Black and white photo of a group of young adults sat on a grassy mound in front of rows of houses

A new book documents Britain’s overlooked histories

In his book This Was Then, Mike Abrahams mixes portraiture and architecture photography as he explores everything from state oppression in Northern Ireland to poverty and disenfranchisement in Glasgow

Mike Abrahams is a British photographer best known for his documentary work on the lives of ordinary people. During his 50-year career, he has travelled all around Britain photographing working class communities in an attempt to memorialise their experiences, but it is in Liverpool specifically – where he is from – that some of his most important work has taken shape.

Growing up in the city, Abrahams quickly took to photography as a way of “exploring” Liverpool’s different neighbourhoods. His time spent with the ambulance service, when he was 19, gave him further insight into the surrounding area, and it was during this time that he discovered his first proper subject: the last houses to be occupied in streets that were condemned for demolition. He recalls his initial encounters with these homes as “shocking”, and he was so moved by the experience that he later returned with his camera to document them.

Black and white photo of a person peering through a dusty window, their reflection cast in a cracked piece of mirror resting on one of the panes
Top: Ford Estate, Birkenhead, 1981; Above: Glasgow, 1986
Black and white photo of a smiling young adult with braided hair standing backstage as a person at the front of the stage performs to a crowd
Brockwell Park, London, 1978

This was the early 1970s, and over the course of the next 30 years, Abrahams continued to photograph the ups and downs of British society, with a particular focus on the years during and following Margaret Thatcher’s time in government. Recently, these photographs have been turned into a book titled This Was Then, which brings together much of Abraham’s work between 1973 and 2001.

Speaking on his practice during this time, Abrahams writes in the book’s introduction: “I realised early on that there was no such thing as a neutral observer. How I saw the world was coloured by the things that had moulded me. What I was interested in exploring always moved me. I was not interested in the fact that people threw stones, only in why they threw them. I want viewers to ask the same questions.”

Black and white photo of three children lying down on a pavement, with two children leaning against a house, in a hilly terraced street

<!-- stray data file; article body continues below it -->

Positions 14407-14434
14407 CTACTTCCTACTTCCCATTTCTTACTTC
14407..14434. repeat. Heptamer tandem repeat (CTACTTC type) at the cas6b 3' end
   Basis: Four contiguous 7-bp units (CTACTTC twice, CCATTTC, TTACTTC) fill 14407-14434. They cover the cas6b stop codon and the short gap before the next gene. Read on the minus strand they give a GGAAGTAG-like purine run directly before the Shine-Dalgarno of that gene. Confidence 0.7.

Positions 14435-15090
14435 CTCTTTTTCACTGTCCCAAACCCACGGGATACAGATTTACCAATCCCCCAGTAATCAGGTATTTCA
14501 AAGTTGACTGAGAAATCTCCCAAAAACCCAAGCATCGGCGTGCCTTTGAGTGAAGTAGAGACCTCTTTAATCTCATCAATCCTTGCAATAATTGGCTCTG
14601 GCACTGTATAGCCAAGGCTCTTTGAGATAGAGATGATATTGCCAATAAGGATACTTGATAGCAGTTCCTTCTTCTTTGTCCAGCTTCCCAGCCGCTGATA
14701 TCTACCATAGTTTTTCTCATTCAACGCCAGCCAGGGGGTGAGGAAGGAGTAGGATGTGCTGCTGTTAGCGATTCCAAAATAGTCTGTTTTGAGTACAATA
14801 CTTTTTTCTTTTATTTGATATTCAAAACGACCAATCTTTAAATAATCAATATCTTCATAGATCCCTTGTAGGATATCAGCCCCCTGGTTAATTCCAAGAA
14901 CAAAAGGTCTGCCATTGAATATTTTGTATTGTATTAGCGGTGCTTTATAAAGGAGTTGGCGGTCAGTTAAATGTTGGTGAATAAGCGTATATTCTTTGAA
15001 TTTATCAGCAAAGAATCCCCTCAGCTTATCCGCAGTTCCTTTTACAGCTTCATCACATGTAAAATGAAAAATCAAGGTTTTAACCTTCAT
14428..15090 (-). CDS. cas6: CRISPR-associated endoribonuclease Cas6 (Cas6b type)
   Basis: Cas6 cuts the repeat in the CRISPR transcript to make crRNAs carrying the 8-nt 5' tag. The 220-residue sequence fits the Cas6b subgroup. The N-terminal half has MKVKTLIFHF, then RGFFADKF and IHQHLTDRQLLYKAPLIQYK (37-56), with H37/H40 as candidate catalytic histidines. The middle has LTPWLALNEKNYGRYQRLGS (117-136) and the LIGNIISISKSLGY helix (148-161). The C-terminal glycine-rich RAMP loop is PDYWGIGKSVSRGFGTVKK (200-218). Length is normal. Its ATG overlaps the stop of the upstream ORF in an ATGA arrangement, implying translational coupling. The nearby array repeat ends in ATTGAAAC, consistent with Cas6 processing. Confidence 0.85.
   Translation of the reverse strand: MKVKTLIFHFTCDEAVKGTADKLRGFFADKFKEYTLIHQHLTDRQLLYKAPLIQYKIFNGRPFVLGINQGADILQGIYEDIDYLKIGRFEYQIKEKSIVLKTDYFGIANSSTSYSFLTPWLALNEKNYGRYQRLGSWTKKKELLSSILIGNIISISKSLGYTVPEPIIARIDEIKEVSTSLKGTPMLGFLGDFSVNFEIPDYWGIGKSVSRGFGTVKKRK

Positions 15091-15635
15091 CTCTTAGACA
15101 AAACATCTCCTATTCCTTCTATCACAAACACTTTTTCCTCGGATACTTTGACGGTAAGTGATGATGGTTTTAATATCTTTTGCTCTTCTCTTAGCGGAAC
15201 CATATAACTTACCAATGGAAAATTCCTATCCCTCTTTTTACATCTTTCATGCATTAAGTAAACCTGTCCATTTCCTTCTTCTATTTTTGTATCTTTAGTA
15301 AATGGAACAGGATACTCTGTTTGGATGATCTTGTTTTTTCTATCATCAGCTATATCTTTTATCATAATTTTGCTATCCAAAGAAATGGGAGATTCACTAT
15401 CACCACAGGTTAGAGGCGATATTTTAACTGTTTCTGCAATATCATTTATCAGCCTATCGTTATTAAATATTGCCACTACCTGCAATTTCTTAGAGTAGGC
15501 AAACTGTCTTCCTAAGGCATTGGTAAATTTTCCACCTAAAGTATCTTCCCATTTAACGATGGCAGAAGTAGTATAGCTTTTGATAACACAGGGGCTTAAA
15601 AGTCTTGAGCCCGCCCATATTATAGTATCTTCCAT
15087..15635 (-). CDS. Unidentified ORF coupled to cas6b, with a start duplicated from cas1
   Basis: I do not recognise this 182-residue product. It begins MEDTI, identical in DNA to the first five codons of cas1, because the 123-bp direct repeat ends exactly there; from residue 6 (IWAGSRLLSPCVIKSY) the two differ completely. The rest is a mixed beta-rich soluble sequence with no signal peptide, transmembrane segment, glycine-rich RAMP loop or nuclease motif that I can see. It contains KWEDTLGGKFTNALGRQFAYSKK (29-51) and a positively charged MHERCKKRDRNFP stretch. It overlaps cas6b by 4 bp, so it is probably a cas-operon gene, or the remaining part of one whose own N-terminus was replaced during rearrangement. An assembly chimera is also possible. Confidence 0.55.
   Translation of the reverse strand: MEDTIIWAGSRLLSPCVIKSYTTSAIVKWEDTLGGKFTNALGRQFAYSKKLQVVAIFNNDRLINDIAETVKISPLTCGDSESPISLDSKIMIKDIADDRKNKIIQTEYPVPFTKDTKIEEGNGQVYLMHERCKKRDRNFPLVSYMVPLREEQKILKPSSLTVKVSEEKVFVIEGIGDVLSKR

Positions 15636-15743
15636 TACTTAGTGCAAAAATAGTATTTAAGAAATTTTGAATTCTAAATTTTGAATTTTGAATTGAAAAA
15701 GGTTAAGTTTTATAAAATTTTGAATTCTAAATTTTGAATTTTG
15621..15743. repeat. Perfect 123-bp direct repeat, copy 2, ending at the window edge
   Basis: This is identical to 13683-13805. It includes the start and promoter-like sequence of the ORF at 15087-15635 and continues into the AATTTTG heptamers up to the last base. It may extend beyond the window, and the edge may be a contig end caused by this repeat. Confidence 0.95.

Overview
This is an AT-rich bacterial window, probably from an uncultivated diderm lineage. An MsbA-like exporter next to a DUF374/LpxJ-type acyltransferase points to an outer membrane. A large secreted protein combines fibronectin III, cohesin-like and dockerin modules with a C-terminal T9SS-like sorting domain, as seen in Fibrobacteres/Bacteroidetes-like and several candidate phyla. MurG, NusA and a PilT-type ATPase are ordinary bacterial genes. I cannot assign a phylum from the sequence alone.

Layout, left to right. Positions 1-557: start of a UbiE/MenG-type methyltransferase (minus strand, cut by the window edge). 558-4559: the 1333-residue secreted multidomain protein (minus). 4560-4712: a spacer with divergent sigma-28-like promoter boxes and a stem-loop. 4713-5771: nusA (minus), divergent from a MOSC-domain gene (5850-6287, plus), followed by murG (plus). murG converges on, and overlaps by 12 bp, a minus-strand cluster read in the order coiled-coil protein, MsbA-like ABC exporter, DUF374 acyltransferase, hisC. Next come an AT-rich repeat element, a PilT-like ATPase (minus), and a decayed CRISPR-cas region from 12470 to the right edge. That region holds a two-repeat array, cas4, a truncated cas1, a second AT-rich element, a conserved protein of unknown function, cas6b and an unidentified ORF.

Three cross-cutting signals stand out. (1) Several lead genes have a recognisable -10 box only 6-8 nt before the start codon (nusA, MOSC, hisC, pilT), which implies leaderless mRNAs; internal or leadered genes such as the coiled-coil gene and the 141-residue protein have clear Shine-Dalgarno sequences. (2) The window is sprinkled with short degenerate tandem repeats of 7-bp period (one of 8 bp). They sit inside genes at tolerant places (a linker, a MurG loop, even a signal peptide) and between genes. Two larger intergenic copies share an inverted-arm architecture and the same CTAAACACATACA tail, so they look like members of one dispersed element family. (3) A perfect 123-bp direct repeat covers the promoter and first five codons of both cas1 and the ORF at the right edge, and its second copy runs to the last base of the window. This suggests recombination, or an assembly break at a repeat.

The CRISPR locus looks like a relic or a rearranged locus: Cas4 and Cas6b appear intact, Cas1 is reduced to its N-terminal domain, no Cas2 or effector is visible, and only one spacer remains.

Blackburn, 1985
Ardoyne, Belfast, 1989

In This Was Then, Abrahams trains his lens on a wide range of subjects, from state oppression in Northern Ireland to poverty and disenfranchisement in Glasgow. The images are shot exclusively in black and white, with Abrahams crediting this decision to his adolescent years in Liverpool, during which time he was surrounded by a city that, he felt, was “absent of colour”.

As such, his photography is similarly monochrome, lending his work a timeless feel, but also unifying the people he photographs, regardless of the setting. “Whether I was in Glasgow or Blackburn, Bradford or London, the Kent coalfields or Belfast, people shared many common experiences,” he notes in the book.

“Even though I have been privileged to travel widely with my camera, it is the lives that I have been able to document in Britain that hold the greatest significance for me,” he writes in This Was Then.

Black and white photo of a group of men sat on rows of chairs watching a television set in what appears to be a prison hall
Pentonville Prison, London, 1984
Black and white photo of troops holding guns walking marching through a wet street
Belfast, 1987

Mixing portraiture with occasional architectural photography, the work in This Was Then seeks to provide a raw account of the lives of people who have been historically overlooked.

Though Abrahams is forthcoming in admitting his biases, and though no image can be considered truly objective, there is a recurring sense of candidness in the photographs. These are stories without embellishment – portrayals of people and events that are as true to life as can be. As such, they serve as important points for reflection, helping us to look back as a nation at our history.

“Fifty years on, lives have been lost, situations have changed, governments have come and gone,” writes Abrahams. “New generations have benefited from change, good that was done has been undone, the pains and struggles of the past have been embedded in the identities of the next generation. The specific reasons for taking each photograph have become less relevant, but we are left with a record of lives lived.”

Black and white photo of a child peering underneath a net curtain through a window that looks out onto a dishevelled yard
Strabane, West Tyrone, 1990

This Was Then by Mike Abrahams is published by Bluecoat Press;